Neil Rimer is leading his venture capital fund to a $2 billion windfall from fintech, but just be careful how you describe the industry.
“You know, I actually hate that word,” Rimer interrupted when I met him last month.
The Canadian-born, American-accented, Swiss national has a tongue just as sharp as his investments.
“We’ve been investing in financial services, long before they even called it fintech.”
Today it looks like Rimer’s venture capital fund, Index Ventures, will have made more than $1.6 billion by the end of this summer from two early investments in iZettle and Adyen.
A third rumored initial public offering from Funding Circle later this year could push the Index’s 2018 windfall to more than $2 billion.
And all from European startups in the emerging field of financial technology.
The fintech oracle
Index has long built an incredible track record for spotting the “next big thing.” It made early investments in online clothing giant Asos, food delivery marketplace Just Eat and mobile gaming juggernaut Supercell—all of which were later sold for billions.
Rimer’s canny talent that has led his fund to be considered Europe’s most successful venture investor. Index saw four of its partners listed on Forbes Midas Europe list last year, with Rimer taking the top spot ahead of Accel Partners’ Kevin Comolli and Lakestar’s Klaus Hommels.
But today’s wave of good fortune is all emerging from Europe’s booming fintech sector, a trend that Rimer and his team were early to spot.
“The beauty of these industries, unlike most others, is that you can be less than 1% of your target market, even your domestic target market, and still be a business valued in the billions,” says Rimer.
“Because the markets that these guys are playing in aren’t denominated in billions, but trillions.”
The trillion dollar opportunity
Days before I turned up at Index’s Mayfair office, a minimalistic wood and glass affair that overlooks London’s Royal Academy of Arts, Rimer’s trillion-dollar opportunity was already starting to take shape.
The deal was a coup for iZettle CEO Jacob de Geer. With some savvy maneuvering he’d extracted a sale price of double the $1.1 billion iZettle had been expected to IPO for.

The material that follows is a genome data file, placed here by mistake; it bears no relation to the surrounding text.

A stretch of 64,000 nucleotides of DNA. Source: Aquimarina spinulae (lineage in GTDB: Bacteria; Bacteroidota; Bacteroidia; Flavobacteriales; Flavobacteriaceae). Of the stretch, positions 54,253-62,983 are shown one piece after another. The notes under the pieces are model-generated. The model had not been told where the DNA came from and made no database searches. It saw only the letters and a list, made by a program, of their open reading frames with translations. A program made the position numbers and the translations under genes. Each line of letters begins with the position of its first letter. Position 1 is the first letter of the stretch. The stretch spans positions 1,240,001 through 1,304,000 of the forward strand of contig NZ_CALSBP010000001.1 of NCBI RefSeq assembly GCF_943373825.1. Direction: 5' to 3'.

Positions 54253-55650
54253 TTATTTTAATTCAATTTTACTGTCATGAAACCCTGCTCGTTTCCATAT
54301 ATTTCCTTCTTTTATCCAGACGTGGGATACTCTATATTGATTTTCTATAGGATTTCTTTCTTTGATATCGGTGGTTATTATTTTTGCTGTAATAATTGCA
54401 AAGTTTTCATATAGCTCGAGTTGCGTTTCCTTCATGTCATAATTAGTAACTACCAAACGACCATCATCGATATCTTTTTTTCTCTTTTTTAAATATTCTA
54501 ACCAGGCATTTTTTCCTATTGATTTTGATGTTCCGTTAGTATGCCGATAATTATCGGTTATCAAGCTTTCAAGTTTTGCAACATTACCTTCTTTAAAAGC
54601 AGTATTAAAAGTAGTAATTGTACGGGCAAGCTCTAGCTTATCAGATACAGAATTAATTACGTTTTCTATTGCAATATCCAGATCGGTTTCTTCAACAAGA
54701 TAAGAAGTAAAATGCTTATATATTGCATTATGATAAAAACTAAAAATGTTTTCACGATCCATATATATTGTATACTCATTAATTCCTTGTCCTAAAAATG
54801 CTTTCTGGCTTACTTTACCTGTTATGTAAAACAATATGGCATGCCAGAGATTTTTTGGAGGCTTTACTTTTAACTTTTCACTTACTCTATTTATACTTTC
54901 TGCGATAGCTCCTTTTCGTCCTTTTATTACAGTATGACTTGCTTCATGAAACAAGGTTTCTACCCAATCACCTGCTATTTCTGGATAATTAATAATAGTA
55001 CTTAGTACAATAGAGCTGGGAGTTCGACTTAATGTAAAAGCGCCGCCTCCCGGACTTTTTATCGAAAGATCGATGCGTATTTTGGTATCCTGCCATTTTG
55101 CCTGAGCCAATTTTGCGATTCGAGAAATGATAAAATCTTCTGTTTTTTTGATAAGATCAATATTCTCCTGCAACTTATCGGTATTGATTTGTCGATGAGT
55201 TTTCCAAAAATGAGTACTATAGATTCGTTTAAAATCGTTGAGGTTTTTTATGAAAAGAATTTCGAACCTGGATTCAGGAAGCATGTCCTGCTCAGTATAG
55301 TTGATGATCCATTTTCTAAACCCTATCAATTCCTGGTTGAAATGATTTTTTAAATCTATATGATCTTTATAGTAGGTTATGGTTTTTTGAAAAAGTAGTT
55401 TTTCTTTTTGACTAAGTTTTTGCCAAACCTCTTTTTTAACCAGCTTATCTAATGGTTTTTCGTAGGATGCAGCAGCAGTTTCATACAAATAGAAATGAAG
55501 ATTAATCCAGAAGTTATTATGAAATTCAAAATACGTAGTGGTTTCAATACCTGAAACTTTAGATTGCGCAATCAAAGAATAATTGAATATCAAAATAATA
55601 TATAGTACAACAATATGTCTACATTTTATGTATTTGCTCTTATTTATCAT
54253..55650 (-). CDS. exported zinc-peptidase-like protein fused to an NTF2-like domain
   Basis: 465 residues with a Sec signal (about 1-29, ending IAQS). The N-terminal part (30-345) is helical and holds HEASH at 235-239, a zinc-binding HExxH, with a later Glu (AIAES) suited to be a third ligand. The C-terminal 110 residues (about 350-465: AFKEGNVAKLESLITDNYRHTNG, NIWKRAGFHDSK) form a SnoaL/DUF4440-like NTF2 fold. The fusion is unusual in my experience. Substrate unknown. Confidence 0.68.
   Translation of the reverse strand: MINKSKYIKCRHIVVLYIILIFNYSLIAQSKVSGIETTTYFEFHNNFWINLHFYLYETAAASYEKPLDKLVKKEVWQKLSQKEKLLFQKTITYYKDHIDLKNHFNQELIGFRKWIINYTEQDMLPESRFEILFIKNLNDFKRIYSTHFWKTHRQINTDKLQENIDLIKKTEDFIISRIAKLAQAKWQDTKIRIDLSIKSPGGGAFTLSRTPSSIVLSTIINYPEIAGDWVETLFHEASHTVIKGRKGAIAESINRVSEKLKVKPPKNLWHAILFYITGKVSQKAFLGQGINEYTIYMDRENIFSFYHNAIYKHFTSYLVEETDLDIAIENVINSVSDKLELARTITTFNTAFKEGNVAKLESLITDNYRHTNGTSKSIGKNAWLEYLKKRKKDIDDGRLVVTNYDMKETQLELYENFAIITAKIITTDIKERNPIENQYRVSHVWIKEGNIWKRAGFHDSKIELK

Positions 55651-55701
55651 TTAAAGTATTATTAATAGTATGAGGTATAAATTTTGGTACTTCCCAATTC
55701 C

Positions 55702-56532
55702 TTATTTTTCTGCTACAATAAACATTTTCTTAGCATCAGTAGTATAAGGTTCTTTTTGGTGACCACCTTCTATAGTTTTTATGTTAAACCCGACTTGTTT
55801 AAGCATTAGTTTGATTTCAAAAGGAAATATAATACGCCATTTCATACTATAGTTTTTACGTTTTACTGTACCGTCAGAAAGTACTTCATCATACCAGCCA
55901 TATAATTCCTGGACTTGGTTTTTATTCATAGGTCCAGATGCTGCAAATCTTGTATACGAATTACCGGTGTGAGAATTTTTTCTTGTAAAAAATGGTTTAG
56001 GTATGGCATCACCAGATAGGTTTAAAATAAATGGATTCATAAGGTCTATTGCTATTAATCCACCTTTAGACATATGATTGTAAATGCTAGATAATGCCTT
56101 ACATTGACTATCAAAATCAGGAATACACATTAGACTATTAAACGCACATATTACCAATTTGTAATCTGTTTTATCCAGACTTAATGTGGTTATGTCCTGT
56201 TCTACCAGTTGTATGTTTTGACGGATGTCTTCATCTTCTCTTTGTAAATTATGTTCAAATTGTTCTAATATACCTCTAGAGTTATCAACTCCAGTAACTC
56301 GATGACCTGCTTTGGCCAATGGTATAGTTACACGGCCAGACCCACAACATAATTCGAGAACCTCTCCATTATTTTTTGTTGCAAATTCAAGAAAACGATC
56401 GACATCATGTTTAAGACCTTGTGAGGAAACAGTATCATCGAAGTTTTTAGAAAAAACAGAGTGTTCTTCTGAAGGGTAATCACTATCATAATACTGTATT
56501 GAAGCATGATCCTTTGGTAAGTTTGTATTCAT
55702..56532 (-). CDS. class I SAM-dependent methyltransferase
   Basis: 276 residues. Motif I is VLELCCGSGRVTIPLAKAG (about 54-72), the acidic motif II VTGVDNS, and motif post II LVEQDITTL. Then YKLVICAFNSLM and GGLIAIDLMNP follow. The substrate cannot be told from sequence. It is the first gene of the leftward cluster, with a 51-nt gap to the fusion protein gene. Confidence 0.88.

But iZettle was also a coup for Index too, with PayPal paying the VC $258 million for its 11.8% stake, which Index began building back in 2011.
“Strategy is a grand word,” he dismisses, when I ask him about Index’s plan for picking financial winners like iZettle.
Instead, one of Rimer’s secrets, and his go-to man for all things fintech, is Czech Jan Hammer.
“Really we just went after seminal players in banking, savings, payments, insurance, brokerage and other sectors, and that's the portfolio we've been building for the last eight years,” says Hammer, who joined Index as a partner in 2010.
Indeed, one of Hammer’s very first investments at Index is about to pay off handsomely.
And then, Adyen
In the days after I met Hammer and Rimer, Index’s second fintech deal of the summer dropped, this one making an even bigger splash.
Adyen, the Dutch payments upstart, which last year stole the contract to be eBay’s payment processor from under PayPal’s nose, published its own intention to IPO for up to $8.3 billion.
In the coming weeks, if all goes according to plan, Index’s 16.86% stake in Adyen will soon be worth over $1.39 billion.
And in Rimer’s view, the trillion-dollar opportunity of financial technology is just getting started.
"I don’t see the landscape settling, I think it’s just going to erupt.”
Hammer points at Robinhood, an Index investment in the U.S. which is democratizing stock broking.
“They’re exposing the reality behind the popular belief that the whole of America has access to trading and brokering. They haven’t, and now you see a whole new market opening up,” he says.
Rimer adds: “There are so many areas like that, that are still untouched. I think 10 years from now, we'll realize just how early this was.”
A fintech finale
Finishing the summer up $1.64 billion isn’t a bad place to end the year but, in all likelihood, Index won’t stop there.
Funding Circle, a peer-to-peer small lending platform similar to Lending Club, which has facilitated over £3.4 billion ($4.56 billion) in small business loans, is rumored to be gearing up for a late-summer stock market float.
Rimer coyly dodged any questions about Funding Circle’s plans when we met, putting the ball firmly in the court of the company’s founders.
“We don't control these businesses. We're significant investors, and we sit on the board, so we participate in strategic discussions, but at the end of the day, it’s their company and they make the call.”
One senses Rimer’s fintech eruption may only just be getting started.